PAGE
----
Being the Light

Majid Karam ’95 finds a constant in the light mined from his family’s memories and experiences moving from war-torn Lebanon to United Arab Emirates to America in his new book.

“I feel like I belong everywhere,” says Majid Karam ’95 from his home in Colorado. And that makes sense. Home has been nearly everywhere for Karam.

His new book, Candlelight: Bittersweet Mediterranean Memories, viscerally evokes many of those places—the childhood joy he found in war-torn Lebanon and his parents’ memories of cosmopolitan prewar Lebanon, the United Arab Emirates he experienced as a teenager, and a college student’s America.

In all the changes he faced, Karam found constant things: His mother’s love and the light people share to help others find their way. Sometimes that light is literal—such as his mother lighting the room with a candle during a blackout so her children can shower or a priest using a flashlight in a bomb shelter. Sometimes that light is figurative—like the love with which his mother and others protected children from the war. That is the thing Karam hopes the book helps spread, the light we can be for one another.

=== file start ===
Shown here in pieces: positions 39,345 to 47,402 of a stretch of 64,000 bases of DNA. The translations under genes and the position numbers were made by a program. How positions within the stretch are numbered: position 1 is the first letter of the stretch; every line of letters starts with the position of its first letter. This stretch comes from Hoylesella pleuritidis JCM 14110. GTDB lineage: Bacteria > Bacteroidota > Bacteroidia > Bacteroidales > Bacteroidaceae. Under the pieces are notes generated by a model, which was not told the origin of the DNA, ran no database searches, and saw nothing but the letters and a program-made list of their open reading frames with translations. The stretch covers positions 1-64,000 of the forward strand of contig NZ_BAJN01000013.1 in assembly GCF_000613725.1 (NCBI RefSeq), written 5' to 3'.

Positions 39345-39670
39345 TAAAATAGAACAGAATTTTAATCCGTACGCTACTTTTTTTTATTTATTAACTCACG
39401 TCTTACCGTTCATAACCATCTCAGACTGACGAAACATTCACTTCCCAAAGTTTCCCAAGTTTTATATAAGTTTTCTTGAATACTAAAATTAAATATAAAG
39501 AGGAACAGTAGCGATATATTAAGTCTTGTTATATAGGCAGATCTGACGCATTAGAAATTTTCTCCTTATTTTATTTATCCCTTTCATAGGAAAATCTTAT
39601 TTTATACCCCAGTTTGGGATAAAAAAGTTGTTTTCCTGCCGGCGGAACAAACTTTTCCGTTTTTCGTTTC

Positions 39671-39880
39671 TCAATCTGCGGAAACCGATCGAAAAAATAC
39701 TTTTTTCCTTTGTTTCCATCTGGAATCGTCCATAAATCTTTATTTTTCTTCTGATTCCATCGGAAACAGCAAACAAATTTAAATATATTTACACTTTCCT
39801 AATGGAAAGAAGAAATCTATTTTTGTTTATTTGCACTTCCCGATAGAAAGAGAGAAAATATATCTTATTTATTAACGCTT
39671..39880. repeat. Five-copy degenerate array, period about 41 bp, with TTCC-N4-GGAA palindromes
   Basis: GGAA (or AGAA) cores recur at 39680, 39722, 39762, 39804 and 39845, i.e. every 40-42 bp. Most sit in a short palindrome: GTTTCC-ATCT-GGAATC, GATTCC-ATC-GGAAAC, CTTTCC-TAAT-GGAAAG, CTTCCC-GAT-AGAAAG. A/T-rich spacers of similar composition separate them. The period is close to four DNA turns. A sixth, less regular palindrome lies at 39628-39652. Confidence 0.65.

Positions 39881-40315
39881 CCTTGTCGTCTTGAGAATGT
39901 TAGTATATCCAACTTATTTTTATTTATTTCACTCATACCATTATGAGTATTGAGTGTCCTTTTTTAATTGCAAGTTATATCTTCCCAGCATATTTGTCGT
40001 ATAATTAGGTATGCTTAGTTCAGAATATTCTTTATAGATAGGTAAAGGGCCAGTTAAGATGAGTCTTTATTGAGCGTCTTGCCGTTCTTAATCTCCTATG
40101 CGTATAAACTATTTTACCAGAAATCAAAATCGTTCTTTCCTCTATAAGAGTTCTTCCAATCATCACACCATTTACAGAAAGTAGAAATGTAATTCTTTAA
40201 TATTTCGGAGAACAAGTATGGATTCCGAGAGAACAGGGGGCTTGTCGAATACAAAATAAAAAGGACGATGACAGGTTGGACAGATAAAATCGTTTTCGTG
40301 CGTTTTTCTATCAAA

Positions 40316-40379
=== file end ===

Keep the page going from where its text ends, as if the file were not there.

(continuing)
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From the description of the smells of trees to the recipes packed in the back, readers share Karam’s life in the book’s pages. Photo provided by Majid Karam ’95.

“There’s always someone listening. There’s always someone there to help,” he says. He lives it, too. As his mother always pointed out the little things, the beautiful flowers, the bright taste of the food, Karam does with his own children, and now in sharing his story.

Candlelight: Bitter Sweet Mediterranean Memories

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Chuck Cantoni ’57 may be the oldest person to swim from Alcatraz to San Francisco—all to raise money for research into a potentially deadly brain condition.

Collaboration is Key

Jacqueline Whitham ’21 chose to support cross-disciplinary collaboration and research at SCU through $3.8 million from her family’s foundation.